Why? Because there are just so few moments we take these days to celebrate friendship, to ask good questions, and to share our hearts. I started by telling everyone how I knew each person. (I was the common denominator of all the women, so it was fun to share how I met each one.) It was interesting to see how the stories interconnected. Some of us went to the same church. Some of us met when my husband was in seminary. Several of the friends had actually visited us when we lived in France. All of the women have prayed for our family in different, cool ways.

The next question I asked was, “From what you’ve gone through this last year, what one thing do you want to do differently next year? In other words, what did you learn and what do you want to put into practice?”

Mine? I’ve seen how this year has…why don’t you jump on over to www.marydemuth.com to read the rest….I know you’ll enjoy it!

Covenant Relationships- To Be Real

I sat across from him at the table and fidgeted a bit.  He smiled with his disarmingly sheepish grin.  He had asked me to be real with him….to take off the diplomat words, kid gloves and vagaries and point the sword of my thoughts and words directly at him.

I squirmed with the weight of it.  Real words are heavy boots that kick down doors and open us up to vulnerability.  He was my friend and deserved the real, vulnerable, open me.  He deserved to hear that I thought his plan was self-absorbed and full of fear.  He deserved to hear that he had become my brother and I would be sad if he stayed on his current path.  He deserved these words…real ones….but didn’t get them….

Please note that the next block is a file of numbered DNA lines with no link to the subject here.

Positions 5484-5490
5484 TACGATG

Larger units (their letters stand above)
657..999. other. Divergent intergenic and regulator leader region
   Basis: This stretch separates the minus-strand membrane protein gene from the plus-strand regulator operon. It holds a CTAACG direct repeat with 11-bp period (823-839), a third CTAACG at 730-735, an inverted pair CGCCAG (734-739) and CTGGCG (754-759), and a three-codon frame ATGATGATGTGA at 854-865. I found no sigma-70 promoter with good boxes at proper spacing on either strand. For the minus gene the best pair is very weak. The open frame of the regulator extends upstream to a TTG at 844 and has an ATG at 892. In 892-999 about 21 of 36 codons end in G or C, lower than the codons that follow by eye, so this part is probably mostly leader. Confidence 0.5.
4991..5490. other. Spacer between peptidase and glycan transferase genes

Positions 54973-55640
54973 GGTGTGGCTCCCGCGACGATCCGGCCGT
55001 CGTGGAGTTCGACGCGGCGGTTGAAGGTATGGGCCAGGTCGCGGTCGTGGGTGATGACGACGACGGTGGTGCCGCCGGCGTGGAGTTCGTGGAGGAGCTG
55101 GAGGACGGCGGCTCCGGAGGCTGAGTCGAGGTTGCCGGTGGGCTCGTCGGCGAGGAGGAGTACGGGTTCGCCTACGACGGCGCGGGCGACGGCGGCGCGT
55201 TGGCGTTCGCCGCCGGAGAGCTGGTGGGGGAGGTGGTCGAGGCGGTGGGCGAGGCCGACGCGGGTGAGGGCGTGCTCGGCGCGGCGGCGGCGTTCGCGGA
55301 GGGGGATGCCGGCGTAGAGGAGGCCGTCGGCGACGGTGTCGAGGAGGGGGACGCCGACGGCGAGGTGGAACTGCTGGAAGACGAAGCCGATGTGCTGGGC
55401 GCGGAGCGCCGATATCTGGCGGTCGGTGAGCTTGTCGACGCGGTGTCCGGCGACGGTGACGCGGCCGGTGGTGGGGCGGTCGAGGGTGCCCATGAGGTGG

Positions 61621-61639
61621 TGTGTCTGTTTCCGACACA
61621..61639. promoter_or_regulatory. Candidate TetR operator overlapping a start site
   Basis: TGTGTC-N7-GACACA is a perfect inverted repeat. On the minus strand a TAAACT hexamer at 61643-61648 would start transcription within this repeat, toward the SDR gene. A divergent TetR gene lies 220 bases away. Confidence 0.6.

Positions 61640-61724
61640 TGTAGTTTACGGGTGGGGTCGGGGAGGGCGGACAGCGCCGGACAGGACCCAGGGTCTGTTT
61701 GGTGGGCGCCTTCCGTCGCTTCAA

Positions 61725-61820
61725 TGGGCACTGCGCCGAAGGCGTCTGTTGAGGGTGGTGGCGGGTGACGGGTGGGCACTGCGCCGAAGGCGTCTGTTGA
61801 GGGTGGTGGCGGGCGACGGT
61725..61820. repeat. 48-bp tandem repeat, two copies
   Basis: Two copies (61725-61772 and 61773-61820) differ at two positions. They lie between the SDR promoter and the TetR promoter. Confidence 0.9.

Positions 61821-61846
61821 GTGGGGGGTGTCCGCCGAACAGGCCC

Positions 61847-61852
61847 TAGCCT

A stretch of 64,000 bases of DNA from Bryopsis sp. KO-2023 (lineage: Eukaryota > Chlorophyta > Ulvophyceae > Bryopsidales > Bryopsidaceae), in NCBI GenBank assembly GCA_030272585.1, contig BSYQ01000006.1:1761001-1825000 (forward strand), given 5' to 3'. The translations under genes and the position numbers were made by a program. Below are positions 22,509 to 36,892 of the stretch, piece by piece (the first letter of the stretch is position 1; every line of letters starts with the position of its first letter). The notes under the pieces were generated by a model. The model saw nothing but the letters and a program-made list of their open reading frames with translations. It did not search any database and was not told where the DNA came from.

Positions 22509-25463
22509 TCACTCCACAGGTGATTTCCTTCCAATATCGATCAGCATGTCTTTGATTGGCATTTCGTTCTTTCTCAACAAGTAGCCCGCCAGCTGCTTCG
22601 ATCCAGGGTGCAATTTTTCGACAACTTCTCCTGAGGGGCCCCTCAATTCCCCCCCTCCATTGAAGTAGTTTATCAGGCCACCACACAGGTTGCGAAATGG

Because I was afraid of being real.

He walked away from me that day not knowing – my real thoughts, my real feelings, or, frankly, my real advice- and I have regretted it ever since.

If we are to open ourselves up to covenant relationships, we have to learn to be real.

We all know this, right? We hear words like authenticity and integrity all the time.  But, to live these out takes guts. Brene Brown says, “Vulnerability is our most accurate measurement of courage.”
How right is she?  It’s not easy to check our need for validation at the door of our relationships and be open and honest.  But it is the first skill that needs honing in the quest for covenant relationships.  We need to know how to Be Real.

But how do I do that?  How do I let go of the need to be “just right” and know that who I am right now is “enough?”

It starts simply, with the acceptance of your true identity.

“…you have to keep unmasking the world about you for what it is: manipulative, controlling, power-hungry, and, in the long run, destructive. The world tells you many lies about who you are, and you simply have to be realistic enough to remind yourself of this. Every time you feel hurt, offended, or rejected, you have to dare to say to yourself: ‘These feelings, strong as they may be, are not telling me the truth about myself. The truth, even though I cannot feel it right now, is that I am the chosen child of God, precious in God’s eyes, called the Beloved from all eternity, and held safe in an everlasting belief.” – Henri Nouwen, Life of the Beloved

When we begin to accept ourselves, our stories, our wounds and brokenness as part of the Beloved child of God each of us is, the courage to be real is cultivated…and the result is absolutely beautiful.

Stay Connected,

“Because true belonging only happens when we present our authentic, imperfect selves to the world, our sense of belonging can never be greater than our level of self-acceptance.”

– Brene Brown